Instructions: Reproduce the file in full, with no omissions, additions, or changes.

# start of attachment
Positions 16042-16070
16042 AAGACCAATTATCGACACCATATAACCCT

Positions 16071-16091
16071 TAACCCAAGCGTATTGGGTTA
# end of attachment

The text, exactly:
Positions 16042-16070
16042 AAGACCAATTATCGACACCATATAACCCT

Positions 16071-16091
16071 TAACCCAAGCGTATTGGGTTA